The excellent Scotland’s Talk-In show on Clyde 2 this week was reflecting on two decades of the Scottish Parliament. It also caused me to reflect on my time – ten years before devolution – as a news reporter on Radio Clyde. Chasing Scottish politicians for a comment was often a frustrating business because MP’s tended to think their voices and views would carry much more importance if they spoke to the BBC. This despite the fact that Radio Clyde at that time had an audience share that was greater than all the BBC stations put together. Even Glasgow MPs could prove elusive, although the late Donald Dewar was a frequent visitor to our studios at Clydebank and the former Solicitor General Sir Nicholas Fairbairn was always good for a controversial soundbite via telephone. On one occasion his description of Tory leadership contender Michael Heseltine as “a tailor’s dummy, a mannequin” caused my news editor to insist that I phone him back to ensure that he knew he had been recorded and that his sartorial critique of his party colleague would be broadcast across the U.K. via Independent Radio News. His wife answered the phone, told me he had had a drink and had gone to bed. She sounded more irritated with him than with me.
Politicians are often accused of not answering straight questions, but when it comes to talking about radio, rather than just being on the radio, politicians tend to ask all the wrong questions . Also, perhaps because they are afraid of admitting they don’t know something, they allow themselves to be bamboozled and diverted by broadcasting executives who brandish a complex set of figures about reach, share, cost-per-user hour and some technical jargon for good measure. Besides, politicians are always much more interested in talking about the BBC than about commercial radio.
In Wales right now, the BBC has been attracting political flak because it is daring to revamp the schedule for BBC Radio Wales including the morning news show. A Welsh government minister by the name of Lee Waters doesn’t think this is a good idea. It’s unusual for a minister to interfere so blatantly in the editorial decisions of the BBC, but Mister Waters is a former ITV journalist so presumably feels qualified to speak about radio in the way that my student job as a postman qualifies me to speak about the international postal treaties of the United Nations. In Wales, though, Ofcom rule changes can see local content on commercial stations reduced to one three-hour show per day, beamed to the entire nation of Wales. Everything else can come from London or Manchester. You might think that’s a bigger issue than format changes at BBC Radio Wales, but then politicians who like the sound of their own voices are more likely to appear on the BBC.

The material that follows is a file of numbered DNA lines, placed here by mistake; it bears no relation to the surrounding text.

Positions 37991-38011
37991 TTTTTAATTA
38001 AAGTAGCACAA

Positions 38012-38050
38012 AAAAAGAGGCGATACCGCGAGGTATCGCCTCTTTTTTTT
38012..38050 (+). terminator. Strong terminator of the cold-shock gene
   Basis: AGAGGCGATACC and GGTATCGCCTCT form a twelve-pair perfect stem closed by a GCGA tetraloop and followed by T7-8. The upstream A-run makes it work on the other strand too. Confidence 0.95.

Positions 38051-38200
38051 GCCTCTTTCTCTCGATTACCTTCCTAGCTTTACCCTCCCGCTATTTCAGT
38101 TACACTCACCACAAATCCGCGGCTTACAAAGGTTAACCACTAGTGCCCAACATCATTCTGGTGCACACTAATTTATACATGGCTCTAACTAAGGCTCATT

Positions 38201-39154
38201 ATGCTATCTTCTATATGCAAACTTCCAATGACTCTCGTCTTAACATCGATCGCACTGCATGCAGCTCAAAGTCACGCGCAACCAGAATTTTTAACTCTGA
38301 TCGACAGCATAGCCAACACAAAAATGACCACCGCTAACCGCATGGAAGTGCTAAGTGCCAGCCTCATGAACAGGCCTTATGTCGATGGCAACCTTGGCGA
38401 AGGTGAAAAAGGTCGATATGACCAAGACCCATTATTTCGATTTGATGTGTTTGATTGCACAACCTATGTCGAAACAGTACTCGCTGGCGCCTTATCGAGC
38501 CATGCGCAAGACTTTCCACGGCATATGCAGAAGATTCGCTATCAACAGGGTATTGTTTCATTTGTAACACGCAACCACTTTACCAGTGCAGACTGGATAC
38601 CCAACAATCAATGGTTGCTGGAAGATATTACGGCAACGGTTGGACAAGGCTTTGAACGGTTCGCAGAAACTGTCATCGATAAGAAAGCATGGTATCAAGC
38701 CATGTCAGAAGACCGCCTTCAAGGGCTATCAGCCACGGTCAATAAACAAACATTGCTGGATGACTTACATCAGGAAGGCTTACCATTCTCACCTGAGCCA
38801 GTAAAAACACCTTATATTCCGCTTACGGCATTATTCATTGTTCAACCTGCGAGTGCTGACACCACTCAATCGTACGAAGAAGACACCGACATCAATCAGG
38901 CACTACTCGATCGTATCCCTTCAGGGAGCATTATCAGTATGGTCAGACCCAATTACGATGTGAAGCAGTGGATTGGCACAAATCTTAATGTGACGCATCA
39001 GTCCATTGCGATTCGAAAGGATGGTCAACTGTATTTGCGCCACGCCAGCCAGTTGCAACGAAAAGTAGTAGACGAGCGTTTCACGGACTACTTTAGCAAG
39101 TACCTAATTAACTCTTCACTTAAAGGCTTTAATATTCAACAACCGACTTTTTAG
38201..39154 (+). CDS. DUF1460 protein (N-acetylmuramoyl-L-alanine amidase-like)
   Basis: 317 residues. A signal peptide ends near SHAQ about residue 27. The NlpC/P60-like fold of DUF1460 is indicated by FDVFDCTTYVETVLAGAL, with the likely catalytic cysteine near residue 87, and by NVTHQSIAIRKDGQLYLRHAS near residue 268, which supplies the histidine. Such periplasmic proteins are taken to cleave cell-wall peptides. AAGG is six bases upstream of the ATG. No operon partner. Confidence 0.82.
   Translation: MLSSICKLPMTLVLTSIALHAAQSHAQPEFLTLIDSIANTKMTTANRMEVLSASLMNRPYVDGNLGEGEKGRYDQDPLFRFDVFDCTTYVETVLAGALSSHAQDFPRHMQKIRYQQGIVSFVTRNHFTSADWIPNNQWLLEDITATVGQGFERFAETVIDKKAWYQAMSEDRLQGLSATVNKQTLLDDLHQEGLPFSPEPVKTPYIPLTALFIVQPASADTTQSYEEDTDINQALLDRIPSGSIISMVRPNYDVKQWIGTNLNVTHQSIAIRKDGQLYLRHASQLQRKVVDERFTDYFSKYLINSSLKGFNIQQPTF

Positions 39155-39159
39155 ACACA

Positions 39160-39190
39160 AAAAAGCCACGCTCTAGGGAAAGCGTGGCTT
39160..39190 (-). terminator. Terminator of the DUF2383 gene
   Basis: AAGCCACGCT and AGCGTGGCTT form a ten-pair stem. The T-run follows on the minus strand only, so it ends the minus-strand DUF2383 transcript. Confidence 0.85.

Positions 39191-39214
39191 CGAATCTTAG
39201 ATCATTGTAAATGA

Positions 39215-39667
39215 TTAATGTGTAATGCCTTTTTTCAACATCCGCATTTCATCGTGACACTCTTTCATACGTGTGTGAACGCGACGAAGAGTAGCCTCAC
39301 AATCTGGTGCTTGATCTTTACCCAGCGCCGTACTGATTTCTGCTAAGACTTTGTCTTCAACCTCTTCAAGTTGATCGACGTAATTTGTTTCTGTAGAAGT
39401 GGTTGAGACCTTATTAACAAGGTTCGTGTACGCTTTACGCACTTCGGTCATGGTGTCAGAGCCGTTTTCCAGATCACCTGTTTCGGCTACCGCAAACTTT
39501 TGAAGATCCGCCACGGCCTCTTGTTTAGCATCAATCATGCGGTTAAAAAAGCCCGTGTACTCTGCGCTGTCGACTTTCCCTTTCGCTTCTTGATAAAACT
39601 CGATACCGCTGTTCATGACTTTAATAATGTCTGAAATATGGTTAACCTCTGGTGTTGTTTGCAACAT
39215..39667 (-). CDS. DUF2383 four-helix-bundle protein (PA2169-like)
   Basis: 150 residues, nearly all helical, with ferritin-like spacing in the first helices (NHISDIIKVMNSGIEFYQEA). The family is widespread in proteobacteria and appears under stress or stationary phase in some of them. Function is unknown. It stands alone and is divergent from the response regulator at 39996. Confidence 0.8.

Tomorrow (Thursday) , executives from Ofcom will be quizzed by the Culture Committee of the Scottish Parliament. Those who worry about the future of localness in radio will be hoping that good incisive questions will result in revealing answers. Fingers crossed, but I have memories of BBC top brass sitting in that committee room and, after question after question about television, a couple of queries about BBC Network Radio’s spend in Scotland were deftly swept aside with some jargon about the higher cost of transmitters in Scotland and, blah blah, social media, podcasting, blah blah, Ken Bruce is great etc.
Tomorrow, Holyrood MSPs might ask Ofcom why they went ahead with their regulatory changes despite (according to the Local Radio Group) their own consultation process showing most respondents were against the ideas. They might ask what weight was given to the research that was bought and paid for by the big commercial radio owners. They might ask, with some theatrical incredulity, (a few raised eyebrows maybe) if community radio run by amateurs and enthusiasts really represents a threat to commercial radio. I mean, really? They might ask how we got into a situation where local radio in Scotland came to be dominated by two big companies- one run by a multimillionaire and the other by a multi-national company based in Germany. They might ask about the cosy relationship between the regulator and the industry and about the movement of key executives from Ofcom to key positions in commercial radio. They might ask if Ofcom recognises that Scotland is a big country with different geographic challenges and no BBC Local Radio. And, since, it’s the Culture Committee, they might ask if Ofcom recognises that Scotland has different laws, political structures, sporting interests, history, musical tastes, dialects and traditions…you know, the kind of things that might be reflected on local radio.
Or we might just amuse ourselves by playing ‘meeting bingo’ with five points for each of the following phrases that crop up: new technology, national brands delivered locally, challenging times, investment in talent, over-regulation, hold-separate, digital switchover, framework for the future.
Perhaps, in a year’s time, we might look around us and ask about Ofcom’s impact on local radio. That might even be a great topic for Clyde 2’s Talk-In show.
I hope it still exists.